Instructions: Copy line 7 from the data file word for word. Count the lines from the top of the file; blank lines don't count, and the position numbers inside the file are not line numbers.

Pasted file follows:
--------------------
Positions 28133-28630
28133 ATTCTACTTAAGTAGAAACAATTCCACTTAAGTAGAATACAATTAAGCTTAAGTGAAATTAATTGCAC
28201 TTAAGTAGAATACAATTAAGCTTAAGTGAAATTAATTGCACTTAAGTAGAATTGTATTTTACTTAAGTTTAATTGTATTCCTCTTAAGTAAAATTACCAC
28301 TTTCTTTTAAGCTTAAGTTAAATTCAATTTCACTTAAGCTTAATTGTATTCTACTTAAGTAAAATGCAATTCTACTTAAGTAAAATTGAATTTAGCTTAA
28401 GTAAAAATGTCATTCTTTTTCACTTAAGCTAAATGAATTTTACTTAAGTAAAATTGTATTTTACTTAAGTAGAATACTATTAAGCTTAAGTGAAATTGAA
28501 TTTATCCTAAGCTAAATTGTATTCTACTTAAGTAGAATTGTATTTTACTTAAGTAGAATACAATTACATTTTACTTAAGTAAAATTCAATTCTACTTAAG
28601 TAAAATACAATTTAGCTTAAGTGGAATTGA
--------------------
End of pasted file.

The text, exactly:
28601 TAAAATACAATTTAGCTTAAGTGGAATTGA